Are you a book snob? I used to be. My knapsack burgeoned with books: Lewis and Short’s Latin dictionary, the Allen and Greenough Latin grammar, Cicero’s Pro Caelio, Camoens’ The Lusiads (a Portuguese epic), and, just in case I felt like committing suicide, Thomas Hardy’s histrionic Jude the Obscure.
But in my secret life–my leisure, I mean–I read mostly new literary fiction, books reviewed in The New York Times.
That’s how I met my husband. He, too, was a fiction junkie. One morning I was standing in line at Burger Palace waiting for coffee, reading a book by Ann Beattie. Standing behind me in line, my future husband told me he, too, was a Beattie fan; he had read her stories in The New Yorker.
Before long, we were book chat chums. And, lo and behold! he was a Latin student.
Our classics professors inhabited another realm of existence, the Upper Ether, where, as far as we could tell, they knew nothing of Burger King, literary fiction, or, God forbid, pop culture. No, these were guys who talked about dreaming in Latin. Then, one morning, in Age of Cicero class, the sophisticated professor started talking about Susan Howatch’s best-selling historical novel, The Rich Are Different. To say we were surprised is an understatement. He was brilliant, witty, and extremely demanding: he could be sarcastic if you were less than perfect, so we took care to be. Why was he talking about The Rich Are Different? It turned out Howatch’s saga, set in Manhattan in the 1920s, was based on the period of Roman history we were studying, with Julius Caesar cast as a Wall Street banker who quotes Catullus, Antony as his partner, and Cleopatra as a British cosmetics tycoon. (If you plan to read Howatch’s book, here is the list of Howatch’s characters and their Roman equivalents at Goodreads.)
Naturally, I bought the book and loved it.
Was it reviewed in The New York Times? Yes, in a round-up of three “novels of power.” The reviewer James R. Frake wrote,”The WASP hierarchy of the Eastern Seaboard move through the pages of this god‐awful ‘saga’ like balloon floats in a Macy’s Parade.” But he didn’t catch the connection with ancient Rome, which meant the NYT missed the point altogether. (People magazine got it!) Years later, Howatch’s six-book Starbridge series about the clergy was so highly respected that one of my English professors taught a class on it.
Nowadays reading pop fiction is more acceptable. Book review publications used to be aimed at intellectuals, or, to be more accurate, probably upper-middlebrow readers like myself. Nowadays, as they attempt to compete with Goodreads and social media, pop and literary overlap, and the lead review is as likely to be of the latest Stephen King as the new Joyce Carol Oates or Margaret Drabble.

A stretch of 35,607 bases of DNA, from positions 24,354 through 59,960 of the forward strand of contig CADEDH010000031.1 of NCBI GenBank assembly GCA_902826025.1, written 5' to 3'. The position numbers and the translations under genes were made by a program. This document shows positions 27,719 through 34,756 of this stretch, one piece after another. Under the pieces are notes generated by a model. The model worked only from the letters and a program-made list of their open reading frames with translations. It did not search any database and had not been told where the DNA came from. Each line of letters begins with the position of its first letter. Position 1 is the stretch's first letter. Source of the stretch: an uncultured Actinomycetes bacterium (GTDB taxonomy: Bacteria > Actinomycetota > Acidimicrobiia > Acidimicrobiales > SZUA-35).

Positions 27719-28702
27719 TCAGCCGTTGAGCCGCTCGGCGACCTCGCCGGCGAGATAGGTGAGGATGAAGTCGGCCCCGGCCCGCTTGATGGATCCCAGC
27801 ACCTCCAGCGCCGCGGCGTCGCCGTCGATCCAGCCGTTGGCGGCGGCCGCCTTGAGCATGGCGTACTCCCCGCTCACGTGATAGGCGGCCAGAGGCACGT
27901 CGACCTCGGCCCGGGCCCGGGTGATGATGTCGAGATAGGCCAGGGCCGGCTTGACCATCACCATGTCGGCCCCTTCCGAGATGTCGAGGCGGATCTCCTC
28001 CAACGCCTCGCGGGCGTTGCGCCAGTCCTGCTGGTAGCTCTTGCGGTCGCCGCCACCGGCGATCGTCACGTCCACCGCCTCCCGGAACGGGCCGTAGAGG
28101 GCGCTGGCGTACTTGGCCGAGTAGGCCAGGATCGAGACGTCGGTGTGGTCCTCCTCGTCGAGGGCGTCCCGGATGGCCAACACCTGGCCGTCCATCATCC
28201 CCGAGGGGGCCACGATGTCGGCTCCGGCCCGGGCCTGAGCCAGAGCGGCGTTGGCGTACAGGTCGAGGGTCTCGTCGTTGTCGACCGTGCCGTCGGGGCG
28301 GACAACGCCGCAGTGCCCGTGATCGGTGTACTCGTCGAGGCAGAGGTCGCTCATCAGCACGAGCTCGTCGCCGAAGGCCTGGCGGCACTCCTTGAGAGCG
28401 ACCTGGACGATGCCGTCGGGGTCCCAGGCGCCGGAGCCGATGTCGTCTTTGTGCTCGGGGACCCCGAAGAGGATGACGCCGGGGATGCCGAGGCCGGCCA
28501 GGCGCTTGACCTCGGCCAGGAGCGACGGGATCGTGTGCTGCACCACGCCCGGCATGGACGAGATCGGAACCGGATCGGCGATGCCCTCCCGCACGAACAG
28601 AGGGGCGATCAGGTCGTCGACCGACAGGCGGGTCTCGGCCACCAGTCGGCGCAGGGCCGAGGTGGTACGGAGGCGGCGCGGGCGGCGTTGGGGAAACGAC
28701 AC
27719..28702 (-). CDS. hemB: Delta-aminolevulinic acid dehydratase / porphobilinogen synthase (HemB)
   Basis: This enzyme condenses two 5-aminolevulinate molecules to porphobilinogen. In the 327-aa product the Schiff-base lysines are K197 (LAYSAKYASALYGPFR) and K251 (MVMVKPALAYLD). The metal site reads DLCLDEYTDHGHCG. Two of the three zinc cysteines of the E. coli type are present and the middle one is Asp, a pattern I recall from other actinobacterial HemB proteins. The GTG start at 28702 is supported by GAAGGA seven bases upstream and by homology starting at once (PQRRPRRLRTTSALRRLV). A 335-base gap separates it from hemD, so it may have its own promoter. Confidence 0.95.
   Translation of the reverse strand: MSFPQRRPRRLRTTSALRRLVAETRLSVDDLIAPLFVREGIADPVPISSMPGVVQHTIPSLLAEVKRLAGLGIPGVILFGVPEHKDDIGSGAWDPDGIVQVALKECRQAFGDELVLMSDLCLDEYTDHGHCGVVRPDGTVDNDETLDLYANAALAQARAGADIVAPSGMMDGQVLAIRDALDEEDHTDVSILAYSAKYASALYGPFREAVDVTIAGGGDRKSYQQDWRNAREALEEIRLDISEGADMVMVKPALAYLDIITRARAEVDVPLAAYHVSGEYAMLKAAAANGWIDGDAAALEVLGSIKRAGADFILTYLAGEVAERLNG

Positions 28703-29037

Well, there is some good pop lit out there. Here is a list of pop novels inspired by the classics, which you may or may not have heard of. Enjoy.
1. Jo Walton’s The Just City (the first of a trilogy). In Walton’s brilliant, if very strange, philosophical novel, The Just City, the bookish Athene, goddess of war and wisdom, decides to found a city based on Plato’s Republic. Her brother, Apollo, bemused by the nymph Daphne’s dramatic rejection of his sexual advances (she prayed for help and was turned into a tree), decides to participate in the experiment, because he, too, has read Plato, and he wants to be reborn as a mortal to understand the human condition. Philosophers and other fans of Plato from different centuries are transported from different centuries to build the city. And Socrates turns out to be a great big trouble-maker who doesn’t approve of Plato’s republic a tall!
Walton, a Welsh-Canadian science fiction writer who has won the Hugo Award, the Nebula Award, the Tiptree Award, the Locus Award, and the Mythopoeic awards, read Plato as a classics major at the University of Lancaster.(You can read my post here.)
3. Feast of Sorrow by Crystal King. This clever, entertaining historical novel is my “to-go” book of the summer: I carry it everywhere and read it at coffeehouses or in line at the grocery store. Set in the first century A.D., it is narrated by the slave Thrassius, the cook (coquus) for the household of the wealthy Apicius, a Roman gourmet thought to have inspired a Roman cookbook called Apicius. In the novel, Thrassius writes the cookbook, and Apicius takes credit for it. It is great fun to read about the dinners (cenae), but there are also fascinating political intrigues and personal feuds. So far I am very much enjoying it. Good pop fiction!
4. Ovid by David Wishart. There are several historical mystery series set in ancient Rome: David Wishart’s Corvinus series is one fo the best Here’s the Goodreads description of Ovid: “Banished by the Emperor Augustus, the great poet Ovid was to die in exile. Years after Ovid’s death, Marcus Corvinus, grandson of the poet’s patron, tries to arrange for the return of his ashes to Rome for burial. When official permission is refused, Corvinus makes the dangerous mistake of asking why the Emperor has forbid it.”
9 & 10. There are many entertaining historical mystery series set in ancient Rome, but let me recommend Steven Saylor’s witty Roma sub Rosa series featuring Gordianus the Finder, a wisecracking private investigator. Lindsey Davis‘ Marcus Didius Falco series is equally clever, and she has recently embarked on the new Flavia Albia Series, in which Falco’s adopted daughter investigates crimes.
“It depends on what we mean by civilization,” the procurator mused.Staring at the corpse, I was in no mood to discuss philosophy. We were in Britain, where the rule of law was administered by the army. Justice operated in a rough-and-ready fashion so far away from Rome, but special circumstances meant this killing would be difficult to brush aside.